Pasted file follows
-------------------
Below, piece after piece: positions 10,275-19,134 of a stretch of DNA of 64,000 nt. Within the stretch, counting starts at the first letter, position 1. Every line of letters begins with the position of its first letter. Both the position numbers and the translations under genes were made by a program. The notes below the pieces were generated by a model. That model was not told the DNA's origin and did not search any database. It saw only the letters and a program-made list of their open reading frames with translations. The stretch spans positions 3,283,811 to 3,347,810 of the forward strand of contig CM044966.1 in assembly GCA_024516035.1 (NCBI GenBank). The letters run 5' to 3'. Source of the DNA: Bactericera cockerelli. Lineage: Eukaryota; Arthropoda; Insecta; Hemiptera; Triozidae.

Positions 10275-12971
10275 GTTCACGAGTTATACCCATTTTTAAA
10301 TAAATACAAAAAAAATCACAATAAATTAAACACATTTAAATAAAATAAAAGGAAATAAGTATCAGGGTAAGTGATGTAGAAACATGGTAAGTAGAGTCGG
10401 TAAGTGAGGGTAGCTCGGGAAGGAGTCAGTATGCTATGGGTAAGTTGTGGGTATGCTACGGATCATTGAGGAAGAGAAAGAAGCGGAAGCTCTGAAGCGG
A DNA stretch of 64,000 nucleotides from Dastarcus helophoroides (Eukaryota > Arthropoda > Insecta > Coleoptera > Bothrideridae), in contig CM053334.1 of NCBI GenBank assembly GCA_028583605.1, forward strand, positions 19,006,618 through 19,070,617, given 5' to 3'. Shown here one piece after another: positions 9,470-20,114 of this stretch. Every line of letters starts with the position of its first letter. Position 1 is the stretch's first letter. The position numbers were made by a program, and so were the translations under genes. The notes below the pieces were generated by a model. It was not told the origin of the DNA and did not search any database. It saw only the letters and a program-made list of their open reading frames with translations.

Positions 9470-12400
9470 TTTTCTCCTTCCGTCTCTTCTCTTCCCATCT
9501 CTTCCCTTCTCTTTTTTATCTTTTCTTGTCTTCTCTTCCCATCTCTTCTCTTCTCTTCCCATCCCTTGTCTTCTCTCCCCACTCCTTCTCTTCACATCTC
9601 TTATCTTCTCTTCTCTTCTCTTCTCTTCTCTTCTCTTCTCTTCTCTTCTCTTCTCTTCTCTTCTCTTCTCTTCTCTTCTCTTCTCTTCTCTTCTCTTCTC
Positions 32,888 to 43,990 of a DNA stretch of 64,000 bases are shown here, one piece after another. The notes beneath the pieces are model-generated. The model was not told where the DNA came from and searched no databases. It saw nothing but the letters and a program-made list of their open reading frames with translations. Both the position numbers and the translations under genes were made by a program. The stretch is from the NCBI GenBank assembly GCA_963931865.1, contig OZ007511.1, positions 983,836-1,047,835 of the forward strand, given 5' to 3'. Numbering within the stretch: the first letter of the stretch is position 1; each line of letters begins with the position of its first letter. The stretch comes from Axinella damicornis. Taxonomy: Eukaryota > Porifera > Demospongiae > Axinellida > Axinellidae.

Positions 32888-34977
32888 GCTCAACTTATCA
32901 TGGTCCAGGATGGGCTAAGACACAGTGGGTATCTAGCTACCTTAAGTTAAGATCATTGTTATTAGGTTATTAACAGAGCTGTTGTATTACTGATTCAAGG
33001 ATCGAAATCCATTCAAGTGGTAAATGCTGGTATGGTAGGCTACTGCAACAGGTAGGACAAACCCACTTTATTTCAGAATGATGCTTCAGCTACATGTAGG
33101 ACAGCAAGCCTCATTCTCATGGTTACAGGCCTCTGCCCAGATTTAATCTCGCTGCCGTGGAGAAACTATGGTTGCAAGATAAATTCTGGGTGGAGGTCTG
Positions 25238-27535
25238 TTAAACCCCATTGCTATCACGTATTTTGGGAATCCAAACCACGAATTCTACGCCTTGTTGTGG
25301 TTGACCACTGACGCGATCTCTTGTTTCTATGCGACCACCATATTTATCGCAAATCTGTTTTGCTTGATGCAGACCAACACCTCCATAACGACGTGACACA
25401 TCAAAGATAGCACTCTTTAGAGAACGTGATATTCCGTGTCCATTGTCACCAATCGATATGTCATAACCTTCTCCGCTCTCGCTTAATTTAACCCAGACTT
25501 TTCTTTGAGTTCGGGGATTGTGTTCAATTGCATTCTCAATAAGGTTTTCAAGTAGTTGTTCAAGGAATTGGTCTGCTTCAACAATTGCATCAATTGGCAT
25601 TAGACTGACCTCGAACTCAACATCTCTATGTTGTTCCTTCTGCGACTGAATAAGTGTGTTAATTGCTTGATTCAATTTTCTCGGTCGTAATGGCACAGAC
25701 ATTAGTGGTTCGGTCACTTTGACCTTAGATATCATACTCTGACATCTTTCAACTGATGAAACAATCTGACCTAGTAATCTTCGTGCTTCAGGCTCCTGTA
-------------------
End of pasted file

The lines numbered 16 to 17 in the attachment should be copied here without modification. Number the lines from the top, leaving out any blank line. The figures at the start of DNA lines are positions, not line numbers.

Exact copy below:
33101 ACAGCAAGCCTCATTCTCATGGTTACAGGCCTCTGCCCAGATTTAATCTCGCTGCCGTGGAGAAACTATGGTTGCAAGATAAATTCTGGGTGGAGGTCTG
Positions 25238-27535